Rush leads Canada to silver at bobsleigh championship

Canada’s Lyndon Rush and Jesse Lumsden put a silver lining on what could have been a disastrous weekend at the world bobsled and skeleton championships.

LAKE PLACID, N.Y. — Canada’s Lyndon Rush and Jesse Lumsden put a silver lining on what could have been a disastrous weekend at the world bobsled and skeleton championships.

The duo raced to second place in the two-man bobsled, despite a stomach virus that nearly knocked Sylvan Lake’s Rush out of the competition and left a podium finish in doubt.

“Coming down the track was awful. I was gagging the whole way down,” Rush said. “Thankfully the run is only a minute long.”

Rush and Lumsden were the leaders after the first two of four races Saturday, but Americans Steven Holcomb and Steve Langton surged past the Canadians with a near-flawless third run Sunday.

Holcomb had a four-run time of three minutes 42.88 seconds, 0.46 seconds ahead of Rush and Lumsden.

Rush, from Humboldt, Sask., credited Lumsden’s strength for pushing the two to the podium.

“Jesse pushed the sled by himself today. I was basically a windsock. He was on his own,” Rush said.

Maximilian Arndt and Kevin Kuske of Germany took the bronze, 0.55 behind Holcomb. World Cup champion Beat Hefti and Thomas Lamparter of Switzerland were fifth.

Justin Kripps of Summerland, B.C., and Calgary’s Derek Plug were 17th.

Canada also won bronze in the team event, composed of men’s and women’s skeleton, women’s bobsled, and men’s two-man bobsled.

The world championship medal was the first for Rush and Lumsden, a native of Burlington, Ont.

“I thought I would be happy, but I’m not even sure if I am right now,” Rush said. “I just want to get back to my hotel and sleep.”

Lumsden was proud of how Rush fought through his illness.

“We came out guns blazing on Saturday and had to battle through some adversity (Saturday) night,” Lumsden said. “Considering the condition Lyndon was in it was a courageous effort even for him to perform.”

Rush, a bronze medallist in the four-man at the 2010 Olympics, teamed up with the former CFL running back this past fall, in a move that has already paid off. Rush and Lumsden won a World Cup silver medal in Konigssee, Germany, their first podium finish, and then won gold two weeks ago at Whistler, B.C.

“The goal was to work together to win a medal here for Canada,” said Rush. “Jesse is an amazing athlete, and such an amazing character guy who always puts the team first. I’m very lucky to have him on the team.”

The Whistler victory was Rush’s second of his career and fourth two-man medal. He also has four podium finishes in the four-man including one victory.

The Whistler victory was the first of Lumsden’s career.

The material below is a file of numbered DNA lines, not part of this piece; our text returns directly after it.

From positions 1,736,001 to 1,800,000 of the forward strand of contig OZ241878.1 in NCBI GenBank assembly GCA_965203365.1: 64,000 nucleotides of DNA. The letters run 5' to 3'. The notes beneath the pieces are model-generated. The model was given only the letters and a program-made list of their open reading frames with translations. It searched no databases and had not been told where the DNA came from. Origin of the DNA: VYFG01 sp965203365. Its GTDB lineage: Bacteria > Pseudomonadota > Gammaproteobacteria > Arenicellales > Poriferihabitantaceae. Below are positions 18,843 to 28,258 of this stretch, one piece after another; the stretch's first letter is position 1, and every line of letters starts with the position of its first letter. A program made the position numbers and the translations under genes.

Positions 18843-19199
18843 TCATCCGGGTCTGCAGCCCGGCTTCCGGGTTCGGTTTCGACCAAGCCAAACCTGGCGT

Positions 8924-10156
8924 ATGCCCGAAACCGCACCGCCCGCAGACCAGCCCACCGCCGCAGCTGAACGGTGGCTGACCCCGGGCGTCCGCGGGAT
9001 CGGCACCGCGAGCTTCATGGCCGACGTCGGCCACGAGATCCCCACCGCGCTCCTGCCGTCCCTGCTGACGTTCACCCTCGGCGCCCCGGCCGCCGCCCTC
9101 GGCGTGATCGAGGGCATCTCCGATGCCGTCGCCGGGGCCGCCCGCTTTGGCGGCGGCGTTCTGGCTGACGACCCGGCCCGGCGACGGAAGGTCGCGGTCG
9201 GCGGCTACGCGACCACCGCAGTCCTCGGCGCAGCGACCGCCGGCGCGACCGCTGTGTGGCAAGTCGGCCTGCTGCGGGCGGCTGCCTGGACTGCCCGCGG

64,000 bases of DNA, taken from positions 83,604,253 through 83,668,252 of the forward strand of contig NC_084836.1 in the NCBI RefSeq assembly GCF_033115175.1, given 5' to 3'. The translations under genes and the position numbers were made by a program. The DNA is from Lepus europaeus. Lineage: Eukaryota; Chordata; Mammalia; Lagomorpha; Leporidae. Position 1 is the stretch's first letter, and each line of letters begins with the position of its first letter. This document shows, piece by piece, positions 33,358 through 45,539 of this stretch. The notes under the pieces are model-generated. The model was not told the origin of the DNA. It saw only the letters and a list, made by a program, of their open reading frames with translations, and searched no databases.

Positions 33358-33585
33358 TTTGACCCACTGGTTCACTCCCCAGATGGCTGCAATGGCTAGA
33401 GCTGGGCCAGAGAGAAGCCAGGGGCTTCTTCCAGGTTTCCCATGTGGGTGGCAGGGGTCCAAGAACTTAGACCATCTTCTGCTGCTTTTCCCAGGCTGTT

“This is a team sport and I knew it was best for me to join Lyndon for the best interest of the team,” Lumsden said. “I’m in such a good place right now and I can’t wait to get in the four-man (this week) with the other guys. If you ever needed an example of a team peaking at the right time, we are it.”

Get local stories you won't find anywhere else right to your inbox.
Sign up here

Just Posted

Protests large but peaceful after new charges in Floyd case

MINNEAPOLIS — Demonstrations across the U.S. to condemn racism and police abuses… Continue reading

Former Bank of Canada governor Stephen Poloz joins Enbridge board of directors

CALGARY — Former Bank of Canada governor Stephen Poloz has been appointed… Continue reading

Special payment to former Bombardier CEO raises objections from shareholder group

MONTREAL — A shareholder advisory agency is urging Bombardier Inc. shareholders to… Continue reading

PM joins third pandemic summit amid campaign for Security Council seat

OTTAWA — Prime Minister Justin Trudeau is taking part in his third… Continue reading

Solidarity together: Central Albertans protest in Red Deer against racism

There’s no such thing as a little bit of racism. Even one… Continue reading

Part II: Calkins says Canada can’t sustain long-term shutdown

Reopening Alberta now is a ‘difficult balancing question’

Don’t sacrifice our planet for the sake of the economy

“Never waste an opportunity offered by a good crisis.” Machiavelli, the author… Continue reading

Turnbull hopes hockey helmet-sticker fundraiser helps heal home province

Blayre Turnbull knows how it feels to lose a parent at a… Continue reading

Hulking lineman Derek Dennis has experienced racism while playing in Canada

At six foot three and 345 pounds, Derek Dennis is an imposing… Continue reading

CMT special focuses on good news work of everyday heroes

NASHVILLE — Country stars highlighted the heroic work of citizens and communities… Continue reading

‘#Blessed’ doc looks at millennial appeal of C3 Church in Toronto

TORONTO — With a trendy vibe, slick marketing and celebrity members, some… Continue reading

Hydroxychloroquine does not prevent COVID after exposure to the virus: study

Hydroxychloroquine does not prevent COVID after exposure to the virus: study

Nunavut RCMP to consider body cameras as tension between police, Inuit grows

Nunavut RCMP to consider body cameras as tension between police, Inuit grows

Most Read